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Ditrapani v. Trierweiler

United States District Court, W.D. Michigan, Southern Division

June 22, 2018

MICHAEL ANGELO DITRAPANI, Petitioner,
v.
TONY TRIERWEILER, Respondent.

          OPINION

          Janet T. Neff United States District Judge

         This is a habeas corpus action brought by a state prisoner under 28 U.S.C. § 2254. Promptly after the filing of a petition for habeas corpus, the Court must undertake a preliminary review of the petition to determine whether “it plainly appears from the face of the petition and any exhibits annexed to it that the petitioner is not entitled to relief in the district court.” Rule 4, Rules Governing § 2254 Cases; see 28 U.S.C. § 2243. If so, the petition must be summarily dismissed. Rule 4; see Allen v. Perini, 424 F.2d 134, 141 (6th Cir. 1970) (district court has the duty to “screen out” petitions that lack merit on their face). A dismissal under Rule 4 includes those petitions which raise legally frivolous claims, as well as those containing factual allegations that are palpably incredible or false. Carson v. Burke, 178 F.3d 434, 436-37 (6th Cir. 1999). After undertaking the review required by Rule 4, the Court will dismiss the petition without prejudice for failure to exhaust available state-court remedies.

         Discussion

         I. Factual allegations

         Petitioner Michael Angelo Ditrapani is incarcerated with the Michigan Department of Corrections at the Bellamy Creek Correctional Facility (IBC) in Ionia, Ionia County, Michigan. Following a jury trial in the Macomb County Circuit Court, Petitioner was convicted of two counts of first-degree criminal sexual conduct (CSC-I), Mich. Comp. L. § 750.520b, and two counts of second-degree criminal sexual conduct (CSC-II), Mich. Comp. L. § 750.520c. On August 12, 2015, the court sentenced Petitioner as a habitual offender-fourth offense, Mich. Comp. L. § 769.12, to concurrent sentences of 25 to 50 years on each CSC-I count and 6 to 15 years on each CSC-II count.

         Petitioner, with the assistance of counsel, appealed his convictions to the Michigan Court of Appeals. Petitioner describes the issues he raised in that court; however, he acknowledges that he has lost most of his legal documents. His listing of issues is suspect in that it does not track the issues considered and resolved by the court of appeals. Based on the February 14, 2017, Michigan Court of Appeals opinion affirming Petitioner's convictions, it appears that Petitioner raised the following issues on appeal:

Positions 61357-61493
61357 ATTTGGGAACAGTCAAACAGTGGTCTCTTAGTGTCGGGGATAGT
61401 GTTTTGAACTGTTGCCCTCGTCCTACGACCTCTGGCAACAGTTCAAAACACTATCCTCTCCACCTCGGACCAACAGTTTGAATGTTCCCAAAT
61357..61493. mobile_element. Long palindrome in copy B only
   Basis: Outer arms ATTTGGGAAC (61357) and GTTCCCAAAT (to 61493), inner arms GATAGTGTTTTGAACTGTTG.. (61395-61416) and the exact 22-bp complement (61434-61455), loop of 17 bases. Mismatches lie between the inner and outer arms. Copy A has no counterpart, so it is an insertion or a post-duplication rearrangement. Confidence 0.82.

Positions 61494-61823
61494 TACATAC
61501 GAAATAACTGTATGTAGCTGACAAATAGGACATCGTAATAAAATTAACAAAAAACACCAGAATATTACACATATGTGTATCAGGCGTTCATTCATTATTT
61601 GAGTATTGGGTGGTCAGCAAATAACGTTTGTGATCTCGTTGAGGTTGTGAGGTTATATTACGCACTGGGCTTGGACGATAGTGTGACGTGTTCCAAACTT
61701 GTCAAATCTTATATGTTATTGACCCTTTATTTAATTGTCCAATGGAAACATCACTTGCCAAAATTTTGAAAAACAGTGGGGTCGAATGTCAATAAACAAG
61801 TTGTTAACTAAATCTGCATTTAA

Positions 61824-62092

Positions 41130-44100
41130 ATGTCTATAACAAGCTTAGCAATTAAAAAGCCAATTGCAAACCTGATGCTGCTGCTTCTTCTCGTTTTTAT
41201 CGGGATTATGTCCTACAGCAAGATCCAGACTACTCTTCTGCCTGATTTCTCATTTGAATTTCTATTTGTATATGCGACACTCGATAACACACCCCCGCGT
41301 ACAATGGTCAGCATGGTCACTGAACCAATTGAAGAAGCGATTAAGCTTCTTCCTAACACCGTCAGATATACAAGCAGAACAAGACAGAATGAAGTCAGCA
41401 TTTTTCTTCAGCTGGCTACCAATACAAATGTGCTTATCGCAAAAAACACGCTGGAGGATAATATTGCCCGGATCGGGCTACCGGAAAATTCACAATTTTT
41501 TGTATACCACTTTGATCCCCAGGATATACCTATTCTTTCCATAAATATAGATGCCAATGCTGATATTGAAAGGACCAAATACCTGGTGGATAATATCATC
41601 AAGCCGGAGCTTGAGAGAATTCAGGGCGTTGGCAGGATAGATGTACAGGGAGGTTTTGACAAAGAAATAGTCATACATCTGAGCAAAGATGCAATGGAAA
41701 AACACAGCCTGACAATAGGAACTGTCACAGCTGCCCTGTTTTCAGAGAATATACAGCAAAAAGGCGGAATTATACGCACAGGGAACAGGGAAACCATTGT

I. Trial counsel rendered ineffective assistance when he failed to file a motion to adjourn trial to pursue forensic investigation of electronic devices and social networking sites used by the two minor victims and their mother.
II. Trial counsel rendered ineffective assistance when he failed to adequately cross-examine the two minor victims and another minor witness.
III. Trial counsel rendered ineffective assistance when he failed to challenge prosecutorial misconduct during the prosecutor's questioning of the mother of the two victims and during the prosecutor's closing and rebuttal arguments.
IV. Petitioner's trial was rendered fundamentally unfair by prosecutorial misconduct, including the prosecutor's vouching for the credibility of the two victims and the prosecutor's appeal to the jurors' sympathy during closing and rebuttal arguments.

People v. Ditrapani, No. 329676, 2017 WL 603581 (Mich. Ct. App. Feb. 14, 2017).

         Petitioner filed a pro per application for leave to appeal the court of appeals' decision in the Michigan Supreme Court. Petitioner does not identify the grounds he raised in the Michigan Supreme Court; instead, he simply references the grounds he raised in the Michigan Court of Appeals. The Michigan Supreme Court denied leave by order entered September 12, 2017. People v. Ditrapani, 900 N.W.2d 882 (Mich. 2017). Petitioner did not file a petition for certiorari in the United States Supreme Court. (Am. Pet., ECF No. 9, PageID.36.)

         On March 29, 2018, Petitioner filed his habeas corpus petition. Under Sixth Circuit precedent, the application is deemed filed when handed to prison authorities for mailing to the federal court. Cook v. Stegall, 295 F.3d 517, 521 (6th Cir. 2002). Petitioner has not supplied that date. Petitioner signed his application on March 26, 2018. (Pet., ECF No. 1, PageID.8.) The petition was received by the Court on March 29, 2018. I have given Petitioner the benefit of the earliest possible filing date. See Brand v. Motley, 526 F.3d 921, 925 (6th Cir. 2008) (holding that the date the prisoner signs the document is deemed under Sixth Circuit law to be the date of handing to officials) (citing Goins v. Saunders, 206 Fed.Appx. 497, 498 n.1 (6th Cir. 2006)).

         Petitioner's description of his habeas issues is scattered throughout his amended petition. It appears he is trying to raise the four issues addressed by ...


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